As anyone who has opened a savings account recently can tell you, interest rates are at rock bottom. While bad for savers, this is a prime opportunity to borrow money at a low rate, which Kenyon is doing this month with a refinancing of up to $85 million worth of debt with the issue of new general revenue bonds.
The expected sale date of these new bonds is Oct. 25, according to Moody’s Investor Services.
Essentially, Kenyon is issuing new bonds with low interest rates in order to pay off existing bonds that carry higher rates of interest. “It’s no new money,” Vice President for Finance Todd Burson said. “It’s all refinancing old money, just to a lower interest rate.”
Corporations, including non-profit corporations like Kenyon, take on debt with bond sales; when a corporation sells a bond it makes a contract with the buyer, exchanging immediate money for an obligation pay back the money, plus a series of interest payments, at a later date.
Moody’s announced the refinancing on Oct. 13, along with an affirmation of a “stable” outlook and an A1 rating on Kenyon’s total debt, which is in the range of $190 million. Better known for rating for-profit companies and issuing data on publicly traded companies, rating agencies like Moody’s also the review finances of nonprofits, including institutions of higher education.
The new bond issue was designed to take advantage of low interest rates and will be replacing bonds remaining from a 2006 issue as well as up to $70 million of Kenyon’s 2010 bond issue, according to Burson.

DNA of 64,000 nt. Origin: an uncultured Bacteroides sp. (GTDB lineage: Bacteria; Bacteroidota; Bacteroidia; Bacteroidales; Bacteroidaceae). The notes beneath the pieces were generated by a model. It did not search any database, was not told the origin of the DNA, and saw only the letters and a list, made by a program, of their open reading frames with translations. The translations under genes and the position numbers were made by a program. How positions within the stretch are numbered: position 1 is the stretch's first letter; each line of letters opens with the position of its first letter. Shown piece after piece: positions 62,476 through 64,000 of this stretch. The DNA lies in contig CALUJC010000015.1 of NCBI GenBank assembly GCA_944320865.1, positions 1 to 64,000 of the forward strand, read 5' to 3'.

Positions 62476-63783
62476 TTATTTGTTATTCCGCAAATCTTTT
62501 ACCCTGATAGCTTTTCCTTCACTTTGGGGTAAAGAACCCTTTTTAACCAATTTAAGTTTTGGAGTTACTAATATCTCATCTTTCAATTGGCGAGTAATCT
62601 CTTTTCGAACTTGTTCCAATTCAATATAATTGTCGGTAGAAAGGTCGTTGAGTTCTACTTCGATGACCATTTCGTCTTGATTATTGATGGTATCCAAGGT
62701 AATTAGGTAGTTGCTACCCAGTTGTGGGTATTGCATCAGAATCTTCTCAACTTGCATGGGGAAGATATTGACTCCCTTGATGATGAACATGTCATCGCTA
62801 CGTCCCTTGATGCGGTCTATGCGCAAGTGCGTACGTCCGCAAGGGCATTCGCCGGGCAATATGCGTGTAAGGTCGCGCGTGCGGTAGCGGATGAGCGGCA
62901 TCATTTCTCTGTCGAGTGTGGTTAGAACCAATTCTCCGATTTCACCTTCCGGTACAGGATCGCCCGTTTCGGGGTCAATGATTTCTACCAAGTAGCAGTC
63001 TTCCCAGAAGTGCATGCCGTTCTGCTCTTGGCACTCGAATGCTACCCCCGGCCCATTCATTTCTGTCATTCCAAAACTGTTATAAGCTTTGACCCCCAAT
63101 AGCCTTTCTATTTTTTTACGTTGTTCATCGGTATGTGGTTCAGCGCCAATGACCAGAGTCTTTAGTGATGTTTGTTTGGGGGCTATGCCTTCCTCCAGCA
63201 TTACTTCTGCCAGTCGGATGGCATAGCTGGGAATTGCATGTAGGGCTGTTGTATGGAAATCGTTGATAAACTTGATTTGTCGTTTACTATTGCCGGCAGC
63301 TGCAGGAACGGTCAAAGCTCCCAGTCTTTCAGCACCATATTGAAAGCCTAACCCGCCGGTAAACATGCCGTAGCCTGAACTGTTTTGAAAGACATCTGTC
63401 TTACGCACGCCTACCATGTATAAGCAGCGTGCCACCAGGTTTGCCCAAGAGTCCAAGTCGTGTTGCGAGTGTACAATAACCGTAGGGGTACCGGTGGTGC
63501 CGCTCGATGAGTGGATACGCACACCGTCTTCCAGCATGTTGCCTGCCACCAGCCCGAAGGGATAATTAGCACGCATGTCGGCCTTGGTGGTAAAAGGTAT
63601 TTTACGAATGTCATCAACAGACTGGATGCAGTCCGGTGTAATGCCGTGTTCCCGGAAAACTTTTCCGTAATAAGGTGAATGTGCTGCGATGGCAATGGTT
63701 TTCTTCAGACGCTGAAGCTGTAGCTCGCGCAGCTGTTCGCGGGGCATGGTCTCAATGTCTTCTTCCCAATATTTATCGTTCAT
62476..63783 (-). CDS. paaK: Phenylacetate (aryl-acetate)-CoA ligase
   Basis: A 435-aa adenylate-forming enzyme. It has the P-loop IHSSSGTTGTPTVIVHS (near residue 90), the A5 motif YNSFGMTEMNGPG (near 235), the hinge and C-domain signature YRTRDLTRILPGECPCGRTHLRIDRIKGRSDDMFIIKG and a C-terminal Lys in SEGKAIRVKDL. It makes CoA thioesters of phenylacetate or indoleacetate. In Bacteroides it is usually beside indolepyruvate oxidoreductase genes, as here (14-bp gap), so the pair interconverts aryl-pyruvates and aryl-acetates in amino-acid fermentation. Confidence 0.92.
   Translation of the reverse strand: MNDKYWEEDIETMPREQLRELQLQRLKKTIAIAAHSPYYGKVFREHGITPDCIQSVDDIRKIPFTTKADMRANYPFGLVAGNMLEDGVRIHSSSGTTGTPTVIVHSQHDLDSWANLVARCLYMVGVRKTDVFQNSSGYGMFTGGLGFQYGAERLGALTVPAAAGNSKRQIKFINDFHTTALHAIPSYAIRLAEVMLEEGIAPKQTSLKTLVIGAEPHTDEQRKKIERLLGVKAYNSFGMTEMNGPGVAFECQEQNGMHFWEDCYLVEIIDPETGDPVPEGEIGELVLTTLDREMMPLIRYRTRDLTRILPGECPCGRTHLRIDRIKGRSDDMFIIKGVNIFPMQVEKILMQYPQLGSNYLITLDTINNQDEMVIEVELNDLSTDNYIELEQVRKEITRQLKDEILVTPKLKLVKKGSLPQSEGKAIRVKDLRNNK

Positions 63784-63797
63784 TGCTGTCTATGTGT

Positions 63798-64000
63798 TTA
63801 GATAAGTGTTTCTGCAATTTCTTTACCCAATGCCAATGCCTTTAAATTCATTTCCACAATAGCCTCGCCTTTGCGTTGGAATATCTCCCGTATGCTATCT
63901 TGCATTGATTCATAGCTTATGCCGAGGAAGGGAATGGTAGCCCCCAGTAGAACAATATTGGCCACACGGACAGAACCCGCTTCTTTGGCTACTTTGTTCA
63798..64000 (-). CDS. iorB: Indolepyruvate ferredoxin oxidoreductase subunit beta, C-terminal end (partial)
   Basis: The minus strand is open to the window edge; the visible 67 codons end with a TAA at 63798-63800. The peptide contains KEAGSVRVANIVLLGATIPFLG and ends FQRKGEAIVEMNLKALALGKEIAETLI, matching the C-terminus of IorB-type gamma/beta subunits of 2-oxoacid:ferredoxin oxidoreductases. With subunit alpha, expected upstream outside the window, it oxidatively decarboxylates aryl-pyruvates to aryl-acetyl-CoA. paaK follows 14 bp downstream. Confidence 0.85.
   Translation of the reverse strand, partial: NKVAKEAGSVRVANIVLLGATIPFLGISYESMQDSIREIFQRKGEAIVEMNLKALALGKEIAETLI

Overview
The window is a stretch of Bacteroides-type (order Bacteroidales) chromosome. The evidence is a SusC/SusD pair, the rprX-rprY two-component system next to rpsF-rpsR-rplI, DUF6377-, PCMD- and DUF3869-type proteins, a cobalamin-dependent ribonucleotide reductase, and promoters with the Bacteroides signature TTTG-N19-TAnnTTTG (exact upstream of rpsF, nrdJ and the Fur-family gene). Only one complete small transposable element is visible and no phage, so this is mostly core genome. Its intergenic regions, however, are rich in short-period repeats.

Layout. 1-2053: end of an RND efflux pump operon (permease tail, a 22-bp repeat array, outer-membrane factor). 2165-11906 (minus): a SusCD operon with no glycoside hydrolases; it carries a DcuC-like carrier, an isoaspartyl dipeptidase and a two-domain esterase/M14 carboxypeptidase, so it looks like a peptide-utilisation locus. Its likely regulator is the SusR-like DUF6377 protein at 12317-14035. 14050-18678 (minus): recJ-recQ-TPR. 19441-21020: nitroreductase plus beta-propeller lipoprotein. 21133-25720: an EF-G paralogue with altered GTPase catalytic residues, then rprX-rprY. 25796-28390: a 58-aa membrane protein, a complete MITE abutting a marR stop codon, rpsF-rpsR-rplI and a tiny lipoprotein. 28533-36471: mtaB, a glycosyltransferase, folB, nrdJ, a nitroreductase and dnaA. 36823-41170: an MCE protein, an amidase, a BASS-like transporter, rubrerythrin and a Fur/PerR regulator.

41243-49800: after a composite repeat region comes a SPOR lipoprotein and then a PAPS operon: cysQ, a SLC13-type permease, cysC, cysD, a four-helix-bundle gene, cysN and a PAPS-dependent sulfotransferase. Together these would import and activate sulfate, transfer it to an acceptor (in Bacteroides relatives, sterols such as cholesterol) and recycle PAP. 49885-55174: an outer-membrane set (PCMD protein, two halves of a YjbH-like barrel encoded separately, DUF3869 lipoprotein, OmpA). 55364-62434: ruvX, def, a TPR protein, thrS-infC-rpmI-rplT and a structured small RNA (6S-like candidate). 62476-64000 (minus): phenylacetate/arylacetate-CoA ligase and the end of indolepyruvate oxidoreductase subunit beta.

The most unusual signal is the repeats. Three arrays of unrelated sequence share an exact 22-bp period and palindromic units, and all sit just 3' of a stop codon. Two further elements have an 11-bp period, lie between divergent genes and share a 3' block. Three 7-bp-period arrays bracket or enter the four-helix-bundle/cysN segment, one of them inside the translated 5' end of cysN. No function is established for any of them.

Interest rates have remained low in the years since the 2008 global financial crisis, and many colleges are taking advantage of the low rates to refinance their debts, Burson said.
“At the end of the day,” he said, “we’re trying to refinance some debt so we can lower our interest payments and save the College some money.”
In addition to announcing the new bonds, Moody’s affirmed its rating of Kenyon’s current debt load at A1 on a rating scale that ranges from Aaa to C, with the numeral one indicating that Kenyon is on the higher end of the single-A ratings. Ratings indicate the likelihood that debts will be repaid based on the fiscal health of the institution. The Moody’s “General Credit Rating” guide explains a single-A rating as “considered upper-medium grade and subject to low credit risk.”
Kenyon’s A1 rating is based on “good strategic positioning as a highly selective liberal arts college … solid balance sheet reserves, and strong philanthropic support,” according to research supplied by Moody’s. Analysts from Moody’s were not immediately available for comment.
Moody’s cited challenges for Kenyon, including competition with wealthier schools and a high debt load. Burson said that, every year, the College will hold conference calls with Moody’s and Standard & Poor’s Financial Services LLP — another rating service that Burson said also rated Kenyon A1 — and discuss every facet of the College, from student enrollment to fundraising efforts, to determine the rating.
The A1 rating is in line with Kenyon’s peer organizations, Burson said.
Kenyon will periodically issue bonds to fund capital projects, such as new buildings. The 2006 bond issue was a new issue and helped finance the renovation of Peirce Dining Hall, according to Burson, as well as the construction of other buildings.
Burson said the interest payment on Kenyon’s bonds is always changing, but is lower than 5 percent. The College pays approximately $9.7 million to service its debt each year, though he said this should drop soon, as Kenyon has recently paid off its 2003 series bonds.